Except that is not quite the case, and it is not the case for the deportation train on May 19, 1944. A journalist in the Netherlands by the name of Aad Wagenaar went out with the open question, “Who is this girl?” He just wanted to figure out what the name of this girl was. Then he figured out that it’s not a Jewish girl, it is a Romani girl by the name of Settela Steinbach. So, Settela Steinbach became a symbol of the Romani Holocaust.

More than that, because there is this history of confusion, she also became a symbol of how easily these stories are forgotten, how the Romani Holocaust can be hidden behind the Jewish Holocaust in some ways. What Aad Wagenaar shows us is, it’s very often when we start to ask new questions, we can see things we haven’t seen before.

[Dr. Lisa M. Leff] Your research also goes beyond the war, looking at the history of survivors’ quest for justice and for restitution afterwards. Can you tell us about some of the individuals who navigated this process?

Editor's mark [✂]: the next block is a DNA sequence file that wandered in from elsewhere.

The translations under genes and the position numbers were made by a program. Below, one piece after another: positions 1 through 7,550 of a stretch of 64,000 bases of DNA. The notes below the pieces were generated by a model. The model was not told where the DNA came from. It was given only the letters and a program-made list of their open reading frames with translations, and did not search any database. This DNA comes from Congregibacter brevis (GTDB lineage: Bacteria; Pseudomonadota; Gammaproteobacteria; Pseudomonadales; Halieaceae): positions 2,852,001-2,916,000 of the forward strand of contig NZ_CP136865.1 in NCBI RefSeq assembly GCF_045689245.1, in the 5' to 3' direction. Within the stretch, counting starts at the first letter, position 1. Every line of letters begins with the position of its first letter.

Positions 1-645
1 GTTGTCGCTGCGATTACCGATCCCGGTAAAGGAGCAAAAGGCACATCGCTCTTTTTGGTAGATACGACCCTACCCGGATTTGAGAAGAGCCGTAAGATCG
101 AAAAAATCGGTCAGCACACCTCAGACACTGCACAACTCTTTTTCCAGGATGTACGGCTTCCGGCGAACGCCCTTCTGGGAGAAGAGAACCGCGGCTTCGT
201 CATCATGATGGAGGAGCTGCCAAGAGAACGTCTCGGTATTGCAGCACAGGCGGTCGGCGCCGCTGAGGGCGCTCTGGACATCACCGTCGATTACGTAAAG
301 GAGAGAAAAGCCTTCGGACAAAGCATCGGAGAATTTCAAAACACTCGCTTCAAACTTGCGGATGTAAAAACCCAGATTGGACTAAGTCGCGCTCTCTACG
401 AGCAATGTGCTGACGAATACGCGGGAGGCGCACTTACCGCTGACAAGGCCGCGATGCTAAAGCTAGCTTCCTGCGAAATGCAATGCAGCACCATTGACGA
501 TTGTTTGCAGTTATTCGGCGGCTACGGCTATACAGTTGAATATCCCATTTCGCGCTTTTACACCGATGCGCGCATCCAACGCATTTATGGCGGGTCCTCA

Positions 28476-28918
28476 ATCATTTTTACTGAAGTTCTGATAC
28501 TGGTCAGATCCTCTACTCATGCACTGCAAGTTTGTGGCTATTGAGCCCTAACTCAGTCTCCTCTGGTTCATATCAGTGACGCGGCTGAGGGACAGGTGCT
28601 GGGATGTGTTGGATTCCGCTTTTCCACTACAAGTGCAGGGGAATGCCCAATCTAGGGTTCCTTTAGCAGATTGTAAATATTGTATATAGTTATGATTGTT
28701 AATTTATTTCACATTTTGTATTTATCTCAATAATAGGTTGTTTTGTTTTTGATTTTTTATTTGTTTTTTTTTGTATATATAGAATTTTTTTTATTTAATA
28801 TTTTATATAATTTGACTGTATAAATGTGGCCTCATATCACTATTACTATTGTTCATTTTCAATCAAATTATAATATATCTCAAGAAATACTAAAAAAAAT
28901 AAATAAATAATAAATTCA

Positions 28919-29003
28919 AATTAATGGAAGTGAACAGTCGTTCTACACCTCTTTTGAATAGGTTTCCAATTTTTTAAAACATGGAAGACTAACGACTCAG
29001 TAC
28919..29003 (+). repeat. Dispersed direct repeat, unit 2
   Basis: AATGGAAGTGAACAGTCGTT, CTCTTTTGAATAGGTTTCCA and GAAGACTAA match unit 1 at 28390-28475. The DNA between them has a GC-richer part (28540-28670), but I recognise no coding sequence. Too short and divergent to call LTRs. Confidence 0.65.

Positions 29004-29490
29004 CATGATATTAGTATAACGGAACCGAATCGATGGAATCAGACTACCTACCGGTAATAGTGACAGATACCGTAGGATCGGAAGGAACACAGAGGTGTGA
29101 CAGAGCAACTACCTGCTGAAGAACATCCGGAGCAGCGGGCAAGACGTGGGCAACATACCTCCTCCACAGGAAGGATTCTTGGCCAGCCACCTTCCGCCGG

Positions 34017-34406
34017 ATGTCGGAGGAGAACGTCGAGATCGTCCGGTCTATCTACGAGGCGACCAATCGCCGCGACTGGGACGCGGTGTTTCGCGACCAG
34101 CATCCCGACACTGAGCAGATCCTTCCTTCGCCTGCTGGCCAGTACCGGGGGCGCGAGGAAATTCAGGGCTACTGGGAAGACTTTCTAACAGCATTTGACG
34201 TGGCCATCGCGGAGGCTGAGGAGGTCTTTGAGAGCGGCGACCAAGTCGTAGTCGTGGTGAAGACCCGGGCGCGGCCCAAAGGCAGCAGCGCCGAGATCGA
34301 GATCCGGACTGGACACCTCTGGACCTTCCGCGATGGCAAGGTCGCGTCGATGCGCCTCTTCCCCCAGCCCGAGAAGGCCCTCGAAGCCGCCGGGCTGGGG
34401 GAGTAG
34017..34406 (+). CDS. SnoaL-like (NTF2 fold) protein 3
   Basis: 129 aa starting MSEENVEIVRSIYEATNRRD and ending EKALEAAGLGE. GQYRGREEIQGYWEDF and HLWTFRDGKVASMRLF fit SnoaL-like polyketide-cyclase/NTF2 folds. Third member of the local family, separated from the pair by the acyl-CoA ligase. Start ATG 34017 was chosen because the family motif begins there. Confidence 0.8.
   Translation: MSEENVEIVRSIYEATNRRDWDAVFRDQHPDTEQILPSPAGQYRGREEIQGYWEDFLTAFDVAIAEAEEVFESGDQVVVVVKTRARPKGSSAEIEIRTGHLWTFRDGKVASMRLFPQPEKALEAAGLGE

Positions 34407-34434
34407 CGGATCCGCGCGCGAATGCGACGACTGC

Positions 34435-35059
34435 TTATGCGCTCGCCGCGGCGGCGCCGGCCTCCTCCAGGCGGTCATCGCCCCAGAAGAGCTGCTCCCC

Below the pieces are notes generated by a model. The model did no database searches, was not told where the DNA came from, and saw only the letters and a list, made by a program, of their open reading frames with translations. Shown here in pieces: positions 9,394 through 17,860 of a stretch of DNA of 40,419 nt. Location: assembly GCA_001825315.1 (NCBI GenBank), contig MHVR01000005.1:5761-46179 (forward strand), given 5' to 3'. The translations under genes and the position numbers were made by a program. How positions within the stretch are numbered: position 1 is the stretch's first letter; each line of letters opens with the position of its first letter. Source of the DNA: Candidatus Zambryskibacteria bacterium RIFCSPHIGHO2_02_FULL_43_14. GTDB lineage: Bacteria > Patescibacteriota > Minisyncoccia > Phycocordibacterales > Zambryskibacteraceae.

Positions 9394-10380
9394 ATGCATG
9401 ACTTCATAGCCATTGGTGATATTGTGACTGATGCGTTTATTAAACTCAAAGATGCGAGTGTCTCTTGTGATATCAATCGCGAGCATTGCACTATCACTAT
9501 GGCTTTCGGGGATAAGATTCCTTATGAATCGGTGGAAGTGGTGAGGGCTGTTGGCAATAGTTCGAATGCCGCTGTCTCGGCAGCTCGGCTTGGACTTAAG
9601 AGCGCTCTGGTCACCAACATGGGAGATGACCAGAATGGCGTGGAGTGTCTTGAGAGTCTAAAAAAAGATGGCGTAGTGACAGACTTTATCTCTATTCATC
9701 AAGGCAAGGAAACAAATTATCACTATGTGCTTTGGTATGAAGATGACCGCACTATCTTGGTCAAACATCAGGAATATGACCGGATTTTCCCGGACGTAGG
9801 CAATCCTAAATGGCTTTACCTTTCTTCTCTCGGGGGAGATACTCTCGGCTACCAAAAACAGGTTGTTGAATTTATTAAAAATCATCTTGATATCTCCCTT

[Dr. Ari Joskowicz] Let me give you one example. I’ll start not with the people but with a document that I found, which is how historians very often encounter people. It is a document that was absolutely surprising to me. This is something that is now in the Archive of the Jewish Community in Vienna. And it is produced by an organization called the Action Committee, which was founded by the Jewish community to help Jewish survivors. And they produced a whole lot of lists. Children of school age who had been in concentration camps is one of them. There are lists of stateless Jews who had benefited from U.S. food distribution campaigns. There is a list, also, of prisoners who spent between 3 and 3.5 years in concentration camps and are now back in Vienna. And on that list is actually my paternal grandmother. And, as you might expect, those lists are all Jews or people persecuted as Jews. All except one list and that is called “The List of Gypsies Registered with Us.” And it’s a list of 33 Romani men and women—some of whose names I anonymized for privacy reasons.